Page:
JRS had far more applications than it could support. Because of the default rate the scheme was temporarily suspended, leaving those refugees with outstanding applications disappointed, angry and sad. The only other alternative available to them is the money lender, an option not affordable for them.
A Congolese man with a degree in rural development had tried in vain to invest in a chicken business but like many was compelled to use the money for food and rent for his family. He had applied for a loan at JRS and his eyes glittered at the prospect of finally being able to run his chicken business and have some hope for the future. When he learnt about the scheme's suspension he sank into depression and lost weight.
Most of the urban refugees surveyed are capable of supporting themselves, either by establishing a lucrative livelihood or by receipt of funds from relatives and friends abroad. The evidence strongly suggests that further microfinance schemes could have a great impact on improving the life conditions of the highly vulnerable minority, particularly female-headed households. African governments and the international community need to:
- provide assistance soon after refugees arrive in urban environments to enable them to successfully adjust and realise their earning potential
- do more to build refugees' managerial, vocational and entrepreneurial skills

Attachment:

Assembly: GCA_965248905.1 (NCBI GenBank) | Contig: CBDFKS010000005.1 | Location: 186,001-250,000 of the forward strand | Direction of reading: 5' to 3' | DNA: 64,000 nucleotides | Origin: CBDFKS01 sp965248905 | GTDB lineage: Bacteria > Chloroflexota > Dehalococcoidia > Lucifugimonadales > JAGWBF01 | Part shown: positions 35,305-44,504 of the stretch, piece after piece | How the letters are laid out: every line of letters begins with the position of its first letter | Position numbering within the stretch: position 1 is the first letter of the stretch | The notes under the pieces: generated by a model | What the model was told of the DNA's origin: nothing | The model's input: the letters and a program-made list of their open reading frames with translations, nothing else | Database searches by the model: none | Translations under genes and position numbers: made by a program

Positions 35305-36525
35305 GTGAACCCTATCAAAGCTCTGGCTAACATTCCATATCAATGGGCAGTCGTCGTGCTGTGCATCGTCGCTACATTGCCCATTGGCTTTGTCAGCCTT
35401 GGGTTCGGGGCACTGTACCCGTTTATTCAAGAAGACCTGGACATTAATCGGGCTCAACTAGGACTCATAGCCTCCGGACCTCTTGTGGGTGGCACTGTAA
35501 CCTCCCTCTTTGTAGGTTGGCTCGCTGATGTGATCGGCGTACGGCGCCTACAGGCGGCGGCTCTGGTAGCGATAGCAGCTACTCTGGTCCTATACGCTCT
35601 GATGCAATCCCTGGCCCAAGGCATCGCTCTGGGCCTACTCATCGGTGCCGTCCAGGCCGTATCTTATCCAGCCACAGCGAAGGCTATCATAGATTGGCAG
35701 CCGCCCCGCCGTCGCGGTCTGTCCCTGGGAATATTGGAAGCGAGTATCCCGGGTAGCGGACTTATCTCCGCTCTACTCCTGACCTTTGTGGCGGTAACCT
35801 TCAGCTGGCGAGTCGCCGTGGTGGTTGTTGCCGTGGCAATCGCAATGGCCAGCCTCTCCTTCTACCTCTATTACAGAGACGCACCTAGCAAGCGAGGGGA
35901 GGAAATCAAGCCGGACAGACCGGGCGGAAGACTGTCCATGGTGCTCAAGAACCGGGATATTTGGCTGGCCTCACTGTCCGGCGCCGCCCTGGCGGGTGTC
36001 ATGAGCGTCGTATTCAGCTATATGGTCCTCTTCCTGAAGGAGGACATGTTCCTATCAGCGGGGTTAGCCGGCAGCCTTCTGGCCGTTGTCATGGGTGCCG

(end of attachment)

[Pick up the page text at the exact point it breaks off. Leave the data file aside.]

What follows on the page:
- offer English language training
- provide assistance to vulnerable single mothers; if allowed to remain in a state of destitution they will be perceived as a burden by the local population
- directly involve refugees in planning programmes aimed at promoting self-sufficiency
- learn from the attempts of refugee communities to help themselves
- agree how to define refugee self-sufficiency in order to better compare research results.
Michela Macchiavello is an International Consultant for UNDESA in Accra, Ghana, on a joint project on Peacebuilding and Good Governance by The Scuola Superiore S. Anna in Pisa, Italy and the University of Ghana. Email: email@example.com
With Nuffield Foundation funding the author spent six months in 2001 in Kampala as an RSC research associate. For the main results of this study see UNHCR New Issues in Refugee Research Working Paper no 95, online at: www.unhcr.ch/epau .